Solar field amendments: Commissioners send new regulations back to plan commission

Photo provided A pollinator-friendly solar installation at the University of Dayton is similar to what developers say is planned at the proposed Swallowtail Solar Farm in northeast Bartholomew County.

After approving zoning amendments regarding solar fields in August, the Bartholomew County Plan Commission will have to reconsider an amended proposal in November.

Although the Bartholomew County Commissioners voted 2-1 last week to initially accept the plan commission recommendations, the county’s three-member executive board unanimously approved a number of changes to the original proposals on second reading Monday.

If the county commissioners make any changes, the entire matter must go back to the plan commission, according to state statutes, said Columbus/Bartholomew County Planning Director Jeff Bergman.

“The Bartholomew County Plan Commission will be given the opportunity to either agree or disagree with those changes,” Bergman said. “If they agree, the process is complete. If the plan commission does not agree, they will be given an opportunity to state their reasons for disagreement, and it will come back to the county commissioners for one more vote.”

A key term in the revisions suggested by Commissioner Tony London is the term “non-participating property,”which London defined as a neighboring property owner who does not want the solar field.

The changes approved by the commissioners are:

  • Setbacks of a solar field shall be 200 feet from all non-participating property lines. No exceptions, including property separated by roads. A 200 feet setback will also be in effect for schools, churches and residential zoning districts.
  • Setbacks of a solar field shall be 500 feet from all non-participating residences. No exceptions will be made unless both property owners sign a waiver.
  • Equipment height shall be changed from 3 feet to 1 foot clearing from the ground.
  • Variances will be allowed to be made between the property owners and the developers.

All wording regarding the size of a parcel of property would be taken out of the new regulations.

No changes were requested by the commissioners for the recommended 500 feet setback for a substation, nor for a one-half mile setback from a town’s corporate boundaries.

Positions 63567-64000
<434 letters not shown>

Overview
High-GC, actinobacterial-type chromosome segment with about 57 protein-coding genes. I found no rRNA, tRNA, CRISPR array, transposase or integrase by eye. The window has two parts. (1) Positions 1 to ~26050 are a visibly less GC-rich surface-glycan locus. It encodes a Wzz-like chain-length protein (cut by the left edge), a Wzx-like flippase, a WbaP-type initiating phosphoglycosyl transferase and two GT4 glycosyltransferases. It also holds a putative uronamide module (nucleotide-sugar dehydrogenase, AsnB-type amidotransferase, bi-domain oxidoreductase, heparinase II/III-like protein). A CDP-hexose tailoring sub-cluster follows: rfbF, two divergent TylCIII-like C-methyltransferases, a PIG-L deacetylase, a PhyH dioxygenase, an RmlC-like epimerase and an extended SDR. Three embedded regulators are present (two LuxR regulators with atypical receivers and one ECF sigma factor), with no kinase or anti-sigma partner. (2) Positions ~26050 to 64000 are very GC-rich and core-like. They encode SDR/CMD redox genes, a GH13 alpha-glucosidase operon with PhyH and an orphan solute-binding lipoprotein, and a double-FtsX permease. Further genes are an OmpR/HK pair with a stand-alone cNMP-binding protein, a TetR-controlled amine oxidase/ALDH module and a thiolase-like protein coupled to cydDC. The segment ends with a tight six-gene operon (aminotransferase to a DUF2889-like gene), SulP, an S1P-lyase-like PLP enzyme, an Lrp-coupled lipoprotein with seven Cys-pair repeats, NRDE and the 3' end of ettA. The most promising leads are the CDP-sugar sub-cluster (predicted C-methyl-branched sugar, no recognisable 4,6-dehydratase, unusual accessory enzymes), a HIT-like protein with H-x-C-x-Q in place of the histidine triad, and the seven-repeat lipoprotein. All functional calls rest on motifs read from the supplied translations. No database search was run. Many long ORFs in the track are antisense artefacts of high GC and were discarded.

While the Bartholomew County Plan Commission is scheduled to meet next on Nov. 9, Bergman said the commission may schedule a separate meeting to allow adequate time for a public hearing.

One of the 30 individuals who spoke to the commissioners Monday was plan commission President Tom Finke, who cast the only “nay”vote when the proposed amendments were approved last summer.

“I would ask you to reinstate the original 500 foot setback (recommended by city/county planners),” Finke said. “If the neighbor doesn’t mind having the solar panels closer to his home, he can sign a waiver with or without compensation.”

Another opponent of using agricultural ground for solar fields was Dena Hastler.

“Columbus is considered the Athens of the Prairie, and I think thousand of acres of industrial solar fields does not fit that description,” said Hastler, who lives off County Road 450N. “Miles and miles of chair-link fences with barbed wire is going to look like (the 1994 prison film) ‘The Shawshank Redemption’ on steroids.”

The controversy and emotions stirred by by the proposed solar farm regulations has been compared to the local CAFO (concentrated animal feeding operations) issue that took place from 2015 to 2017.

Bryan Bush, who leased some land for solar fields, handed the commissioners tax assessments and sale prices that he claims indicates property values for land within a half-mile of a CAFO has gone up.

However, that claim did not sit well with one of the commissioners.

“That’s such a vague statement,” commissioner Larry Kleinhentz replied. “Everybody’s property values have gone up. A more accurate comparison would be “what has been the increase between those homes next to the CAFO and those next not next to a CAFO. That’s almost an insult of anyone’s intelligence to even listen to that argument.”

“Wasn’t the whole argument that the CAFOS were going to decrease the property value of neighboring homes?” Bush asked in response. “There was a fear that the property values would crash around the CAFOs. That fear may be found in other areas, but it hasn’t been seen in Bartholomew County. Why would property values decrease near solar farms when our local facts show those property values have not decreased around CAFOs?”

Beside local residents, there were a number of representatives of groups such as Stephanie Wells of Hoosiers For Renewables. Wells says if all proposed solar development in Indiana were placed on prime farmland, it would only take up 0.46 of the top quality agricultural property.

When the two-hour public hearing concluded, commissioners’ Chairman Carl Lienhoop seemed a little confused by the conflicting arguments.

“There’s not much agreement on the facts,” Lienhoop said. “Once in a while, you have to make a hard decision, so you have to make the best decision you can with the information you’ve got.”